“Which is really what computers should do, not just process salaries and monitor traffic,” said Professor Choueka, who was a leader of the team at Bar-Ilan University that developed the Responsa Project, an electronic collection of questions and answers about Jewish law that won a prestigious Israel Prize in 2007.
“I want from the computer to give me something new, a new horizon, a new tool that was never there before.”
Another developing technology is a “jigsaw puzzle” feature, with touch-screen technology that lets users enlarge, turn and skew fragments to see if they fit together. Professor Choueka, who was born in Cairo in 1936, imagines that someday soon such screens will be available alongside every genizah collection. And why not a genizah-jigsaw app for smartphones?
“The thing it really makes possible is people from all walks of life, in academia and out, to look at unpublished material,” said Ben Outhwaite, head of the Genizah Research Unit at Cambridge University, home to 60 percent of the fragments. “No longer are we going to see a few great scholarly names hoarding particular parts of the genizah and have to wait 20 years for their definitive publication. Now everyone can dive in.”
What they will find goes far beyond Judaica. Mr. Outhwaite’s team, for example, has uncovered a prenuptial agreement in which Faiza bat Solomon made her fiancé, Tobias — nicknamed “Son of a Buffoon” — promise to “abandon foolishness and idiocy,” and “not associate with corrupt men,” or face a hefty penalty of 10 gold dinars. Another document spells out a legal agreement between Sitt I-Nasab and her husband, Solomon, preventing his mother and sisters from entering his wife’s quarters or making “any request of her at all, not even a match.”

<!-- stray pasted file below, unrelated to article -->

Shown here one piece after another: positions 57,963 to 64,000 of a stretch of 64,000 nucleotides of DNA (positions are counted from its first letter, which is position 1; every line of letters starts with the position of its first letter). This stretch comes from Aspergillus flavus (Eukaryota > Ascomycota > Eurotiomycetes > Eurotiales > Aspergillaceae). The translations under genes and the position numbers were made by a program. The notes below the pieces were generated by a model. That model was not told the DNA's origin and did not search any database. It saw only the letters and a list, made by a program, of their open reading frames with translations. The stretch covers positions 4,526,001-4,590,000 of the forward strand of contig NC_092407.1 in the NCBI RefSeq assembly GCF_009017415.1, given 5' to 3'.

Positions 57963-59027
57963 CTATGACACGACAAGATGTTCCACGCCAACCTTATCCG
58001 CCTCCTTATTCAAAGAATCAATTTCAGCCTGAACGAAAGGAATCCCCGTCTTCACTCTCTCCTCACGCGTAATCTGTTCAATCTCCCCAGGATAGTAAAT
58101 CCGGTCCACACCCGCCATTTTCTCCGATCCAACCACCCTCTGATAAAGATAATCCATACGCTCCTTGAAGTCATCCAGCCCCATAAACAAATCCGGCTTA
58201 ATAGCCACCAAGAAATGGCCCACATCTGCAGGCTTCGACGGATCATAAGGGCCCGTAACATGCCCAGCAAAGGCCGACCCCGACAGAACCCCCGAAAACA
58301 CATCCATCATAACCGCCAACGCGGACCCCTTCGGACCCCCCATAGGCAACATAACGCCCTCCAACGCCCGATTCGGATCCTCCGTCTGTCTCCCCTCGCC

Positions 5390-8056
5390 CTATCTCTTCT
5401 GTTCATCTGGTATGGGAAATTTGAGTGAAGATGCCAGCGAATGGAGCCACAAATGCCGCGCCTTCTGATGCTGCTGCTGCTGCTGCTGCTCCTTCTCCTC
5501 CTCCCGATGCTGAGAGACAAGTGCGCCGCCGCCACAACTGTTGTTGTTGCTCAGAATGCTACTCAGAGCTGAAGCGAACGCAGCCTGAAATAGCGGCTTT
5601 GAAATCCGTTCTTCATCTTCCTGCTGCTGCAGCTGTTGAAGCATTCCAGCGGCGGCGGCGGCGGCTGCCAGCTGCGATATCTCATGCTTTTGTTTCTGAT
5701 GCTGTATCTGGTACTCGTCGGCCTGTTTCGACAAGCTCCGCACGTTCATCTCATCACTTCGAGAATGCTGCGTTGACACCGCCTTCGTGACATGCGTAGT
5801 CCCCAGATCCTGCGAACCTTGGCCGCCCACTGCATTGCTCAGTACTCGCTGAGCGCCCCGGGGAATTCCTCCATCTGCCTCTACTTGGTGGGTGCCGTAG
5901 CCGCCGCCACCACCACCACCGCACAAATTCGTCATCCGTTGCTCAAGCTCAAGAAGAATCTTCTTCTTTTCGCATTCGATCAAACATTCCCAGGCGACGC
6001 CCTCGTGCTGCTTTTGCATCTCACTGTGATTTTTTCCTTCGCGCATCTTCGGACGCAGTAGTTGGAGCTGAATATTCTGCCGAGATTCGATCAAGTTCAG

There is also alchemy: combine mercury, horse manure, pearl, white alum, sulfur, clay mixed with hair and “a couple of eggs,” one fragment advises, and “you will obtain good silver, God willing.”
Marina Rustow, a historian at Johns Hopkins University, said about 15,000 genizah fragments deal with everyday, nonreligious matters, most of them dated 950 to 1250. From these, she said, scholars learned that Cairenes imported sheep cheese from Sicily — it was deemed kosher — and filled containers at the bazaar with warm food in an early version of takeout.
Most towns had three kinds of synagogues: Iraqi, Syrian and Karaite. The triangle formed by Egypt, today’s Tunisia and Sicily was an important trade route in the 11th century; the Malabar Coast via the Red Sea and Aden were big in the 12th. And the best-sellers were not fancy items like spices, glass, gold and brass, but flax and soap. “Everyone wore linen all the time,” Professor Rustow explained.
She is now studying recycled documents — Arabic government decrees, for example, with liturgical text scrawled on the other side.
“What does that mean about the connection that Jews may have had to the government?” she asked. “What does it tell us about the archiving processes of 11th-century governments?”
Those are questions no computer can answer. Indeed, even the matchmaking requires a human touch. Once those 12 billion potential pairs are digitally compared, the computer will offer lists of a few hundred probable “joins,” but it will be up to scholars — or hobbyists — to confirm.
“If there’s a danger of the new method, it’s that you sit at home in front of your computer, you are losing touch with the objects,” warned Professor Olszowy-Schlanger. “We should not forget this tedious work of going through the manuscripts, going to the library. The objects should be handled. In order to understand them better, it’s important to have a feel of the parchment.”
About the author: Jodi Rudoren became Jerusalem bureau chief of The New York Times in May, 2012, after 14 years as a reporter and editor at the paper. She previously served as the paper’s Education Editor, deputy Metropolitan editor and Chicago bureau chief.